bims-curels Biomed News
on Leigh syndrome
Issue of 2023‒12‒31
three papers selected by
Cure Mito Foundation

  1. Ther Adv Rare Dis. 2023 Jan-Dec;4:4 26330040231219272
      Background: The current road to developing treatments for rare diseases is often slow, expensive, and riddled with risk. Change is needed to improve the process, both in how we think about rare disease treatment development and the infrastructure we build to support ongoing science. The National Institutes of Health (NIH)-supported Rare Diseases Clinical Research Network (RDCRN) was established to advance the diagnosis, management, and treatment of rare diseases and to promote highly collaborative, multi-site, patient-centric, translational, and clinical research. The current iteration of the RDCRN intends to build upon and enhance successful approaches within the network while identifying innovative methods to fill gaps and address needs in the approach to the rare disease treatment development process through innovation, collaboration, and clinical trial readiness.Objective: The objective of this paper is to provide an overview of the productivity and influence of the RDCRN since it was first established 20 years ago.
    Design and methods: Using a suite of tools available to NIH staff that provides access to a comprehensive, curated, extensively linked data set of global grants, patents, publications, clinical trials, and FDA-approved drugs, a series of queries were executed that conducted bibliometric, co-author, and co-occurrence analysis.
    Results: The results demonstrate that the entire RDCRN consortia and network has been highly productive since its inception. They have produced 2763 high-quality publications that have been cited more than 100,000 times, expanded international networks, and contributed scientifically to eight FDA-approved treatments for rare diseases.
    Conclusion: The RDCRN program has successfully addressed some significant challenges while developing treatments for rare diseases. However, looking to the future and being agile in facing new challenges that arise as science progresses is important.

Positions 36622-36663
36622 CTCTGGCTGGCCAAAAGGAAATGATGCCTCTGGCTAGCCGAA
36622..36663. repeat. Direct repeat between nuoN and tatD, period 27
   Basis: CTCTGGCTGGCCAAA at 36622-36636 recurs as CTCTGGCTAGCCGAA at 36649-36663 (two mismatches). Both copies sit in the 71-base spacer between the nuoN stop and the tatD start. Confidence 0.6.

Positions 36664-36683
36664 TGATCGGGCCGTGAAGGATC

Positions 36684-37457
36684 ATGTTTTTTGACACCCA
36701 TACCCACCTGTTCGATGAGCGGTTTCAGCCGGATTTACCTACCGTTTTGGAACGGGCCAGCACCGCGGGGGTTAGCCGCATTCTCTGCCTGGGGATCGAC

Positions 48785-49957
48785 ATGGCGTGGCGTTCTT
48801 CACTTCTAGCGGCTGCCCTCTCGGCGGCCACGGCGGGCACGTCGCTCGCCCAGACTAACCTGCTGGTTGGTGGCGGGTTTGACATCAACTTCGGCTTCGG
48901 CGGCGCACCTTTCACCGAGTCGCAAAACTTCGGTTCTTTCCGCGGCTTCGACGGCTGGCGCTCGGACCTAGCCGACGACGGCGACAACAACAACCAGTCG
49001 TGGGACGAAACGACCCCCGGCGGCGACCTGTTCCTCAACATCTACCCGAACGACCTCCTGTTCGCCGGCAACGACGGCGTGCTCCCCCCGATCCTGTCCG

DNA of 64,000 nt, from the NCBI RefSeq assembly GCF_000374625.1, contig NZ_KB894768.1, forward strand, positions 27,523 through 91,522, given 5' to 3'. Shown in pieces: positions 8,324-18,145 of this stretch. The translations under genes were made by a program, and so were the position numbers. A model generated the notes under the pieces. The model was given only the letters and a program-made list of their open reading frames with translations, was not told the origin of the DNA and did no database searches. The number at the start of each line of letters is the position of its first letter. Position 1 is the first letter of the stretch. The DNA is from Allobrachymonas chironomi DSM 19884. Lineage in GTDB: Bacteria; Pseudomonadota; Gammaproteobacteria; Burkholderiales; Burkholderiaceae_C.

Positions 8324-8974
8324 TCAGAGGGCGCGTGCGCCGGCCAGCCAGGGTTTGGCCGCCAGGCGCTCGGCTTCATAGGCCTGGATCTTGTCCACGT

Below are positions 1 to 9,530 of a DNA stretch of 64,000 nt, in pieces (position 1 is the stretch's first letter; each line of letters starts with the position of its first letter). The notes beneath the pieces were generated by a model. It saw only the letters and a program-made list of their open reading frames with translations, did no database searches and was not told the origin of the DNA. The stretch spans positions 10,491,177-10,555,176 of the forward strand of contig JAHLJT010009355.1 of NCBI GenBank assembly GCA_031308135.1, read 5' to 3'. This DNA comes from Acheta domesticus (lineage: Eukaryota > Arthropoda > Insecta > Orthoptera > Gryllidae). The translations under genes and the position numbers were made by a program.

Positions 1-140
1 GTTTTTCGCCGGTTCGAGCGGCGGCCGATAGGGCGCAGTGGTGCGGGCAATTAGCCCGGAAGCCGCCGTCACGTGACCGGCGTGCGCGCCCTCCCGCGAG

Keywords:  clinical trial readiness; consortium; network; rare diseases; translational research
  2. Front Neurol. 2023 ;14 1298569
      Objective: Mitochondrial encephalomyopathy, lactic acidosis, and stroke-like episodes (MELAS) is a severe multisystemic disease, although some have a milder phenotype. We aimed to evaluate the clinical spectrum of this disease from MELAS patients to asymptomatic carriers and identify predictors of severity.Methods: We reviewed 81 patients, who had MELAS or had positive genetics without meeting clinical criteria. Patients who met criteria including lactic acidosis, encephalomyopathy, and stroke-like episodes (SLE) were categorized as MELAS, symptomatic non-MELAS, and asymptomatic. MELAS was further categorized as "standard-onset" if the first stroke-like episode (SLE) occurred before age 40 or "late-onset."
    Results: Eighty-one patients were included: 42 MELAS (13 late-onset), 30 symptomatic non-MELAS, and 9 asymptomatic. MELAS patients had lower BMI at onset (mean 18.6 vs. 25.1 asymptomatic and 22.0 symptomatic non-MELAS, p < 0.05). There was a trend toward higher serum heteroplasmy in MELAS compared to symptomatic non-MELAS and asymptomatic (means 39.3, 29.3, and 21.8% p = 0.09). Symptomatic non-MELAS had more sensorineural hearing loss as first presenting symptom (51.6% vs. 24.4%, p < 0.05). MELAS had higher prevalence of seizures (88.1% vs. 16.7%, p < 0.05) and shorter survival from onset to death (50% mortality at 25 years vs. 10%, p < 0.05). Late-onset MELAS had longer disease duration from first symptom to first SLE (mean 16.6 vs. 9.3 yrs) and also lived longer (mean age at death 62 vs. 30). Standard-onset MELAS had more neurologic involvement at onset than late-onset (51.7% vs. 15.4%). Late-onset patients had more prevalent diabetes (69.2% vs. 13.8%) and nephropathy (53.8% vs. 10.3%). Patients with late-onset MELAS also had more organ systems involved (mean 4.1 vs. 2.7, p < 0.05). There was a trend toward higher heteroplasmy levels in standard-onset (mean 44.8% vs. 25.3%, p = 0.18).
    Discussion: Our study highlights the spectrum of MELAS. The lower BMI in MELAS at presentation as well as higher rates of sensorineural hearing loss as initial symptom in symptomatic non-MELAS may be useful clinical markers. While many patients present before age 40 with SLE, some can present with SLE later in life. Standard onset MELAS is more likely to present with neurologic symptoms. Late-onset is more likely to suffer diabetes or nephropathy and have more organ systems involved.
    Keywords:  MELAS; epilepsy; genetics; mitochondrial disease; myopathy; stroke
  3. Turk J Biol. 2023 ;47(5): 301-312
      Mitochondria are organelles that serve as the powerhouses for cellular bioenergetics in eukaryotic cells. It is responsible for mitochondrial adenosine triphosphate (ATP) generation, cell signaling and activity, calcium balance, cell survival, proliferation, apoptosis, and autophagy. Mitochondrial transplantation is a promising disease therapy that involves the recovery of mitochondrial dysfunction using isolated functioning mitochondria. The objective of the present article is to provide current knowledge on natural mitochondrial transfer processes, in vitro and in vivo applications of mitochondrial transplantation, clinical trials, and challenges associated with mitochondrial transplantation.
    Keywords:  Mitochondria; mitochondrial transfer; mitochondrial transplantation